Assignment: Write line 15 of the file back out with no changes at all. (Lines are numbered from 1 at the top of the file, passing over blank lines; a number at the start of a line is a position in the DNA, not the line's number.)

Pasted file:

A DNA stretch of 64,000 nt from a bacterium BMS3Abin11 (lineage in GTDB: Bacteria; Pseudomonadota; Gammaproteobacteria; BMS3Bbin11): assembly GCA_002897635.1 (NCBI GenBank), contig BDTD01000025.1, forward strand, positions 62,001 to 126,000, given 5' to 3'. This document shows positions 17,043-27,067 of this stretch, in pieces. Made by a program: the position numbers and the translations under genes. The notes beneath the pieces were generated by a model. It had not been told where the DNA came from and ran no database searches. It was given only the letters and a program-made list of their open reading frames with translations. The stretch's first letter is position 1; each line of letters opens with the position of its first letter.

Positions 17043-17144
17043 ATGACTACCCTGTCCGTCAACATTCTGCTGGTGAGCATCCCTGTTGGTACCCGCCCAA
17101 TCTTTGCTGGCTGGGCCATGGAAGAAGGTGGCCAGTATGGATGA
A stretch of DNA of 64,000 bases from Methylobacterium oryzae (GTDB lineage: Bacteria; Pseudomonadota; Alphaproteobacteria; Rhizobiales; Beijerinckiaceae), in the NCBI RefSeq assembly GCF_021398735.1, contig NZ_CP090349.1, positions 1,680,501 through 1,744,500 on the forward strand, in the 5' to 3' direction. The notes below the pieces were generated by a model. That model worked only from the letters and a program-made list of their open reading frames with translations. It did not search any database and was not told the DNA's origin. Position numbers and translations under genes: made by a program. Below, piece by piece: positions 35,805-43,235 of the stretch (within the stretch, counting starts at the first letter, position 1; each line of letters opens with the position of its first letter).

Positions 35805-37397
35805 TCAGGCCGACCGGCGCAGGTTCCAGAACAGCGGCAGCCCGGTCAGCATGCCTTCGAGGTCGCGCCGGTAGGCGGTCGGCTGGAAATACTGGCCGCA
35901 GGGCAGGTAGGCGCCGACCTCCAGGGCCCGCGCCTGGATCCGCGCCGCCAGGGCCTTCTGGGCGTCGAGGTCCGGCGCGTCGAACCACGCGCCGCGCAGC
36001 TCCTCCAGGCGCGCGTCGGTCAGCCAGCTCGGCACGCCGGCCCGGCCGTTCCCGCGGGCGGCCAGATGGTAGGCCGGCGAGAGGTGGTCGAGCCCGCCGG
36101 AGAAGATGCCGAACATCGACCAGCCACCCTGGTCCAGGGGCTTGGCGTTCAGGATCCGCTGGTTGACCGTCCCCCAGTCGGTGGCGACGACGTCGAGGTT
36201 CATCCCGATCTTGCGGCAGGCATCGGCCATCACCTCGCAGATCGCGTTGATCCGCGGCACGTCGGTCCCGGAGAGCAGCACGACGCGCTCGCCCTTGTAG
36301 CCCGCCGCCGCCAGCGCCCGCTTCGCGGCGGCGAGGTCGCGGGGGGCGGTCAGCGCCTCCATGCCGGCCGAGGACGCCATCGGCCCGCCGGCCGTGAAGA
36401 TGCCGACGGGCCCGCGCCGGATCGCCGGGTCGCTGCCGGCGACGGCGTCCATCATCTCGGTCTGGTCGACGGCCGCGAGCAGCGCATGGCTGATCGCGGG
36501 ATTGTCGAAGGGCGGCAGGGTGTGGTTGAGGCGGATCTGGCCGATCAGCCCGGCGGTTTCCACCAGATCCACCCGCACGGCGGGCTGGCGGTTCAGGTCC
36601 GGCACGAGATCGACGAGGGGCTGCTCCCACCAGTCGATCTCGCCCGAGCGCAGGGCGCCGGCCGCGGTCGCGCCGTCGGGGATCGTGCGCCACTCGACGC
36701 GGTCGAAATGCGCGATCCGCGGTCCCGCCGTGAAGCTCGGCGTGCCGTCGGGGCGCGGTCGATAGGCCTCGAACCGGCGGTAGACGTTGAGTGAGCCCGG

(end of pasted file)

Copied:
36601 GGCACGAGATCGACGAGGGGCTGCTCCCACCAGTCGATCTCGCCCGAGCGCAGGGCGCCGGCCGCGGTCGCGCCGTCGGGGATCGTGCGCCACTCGACGC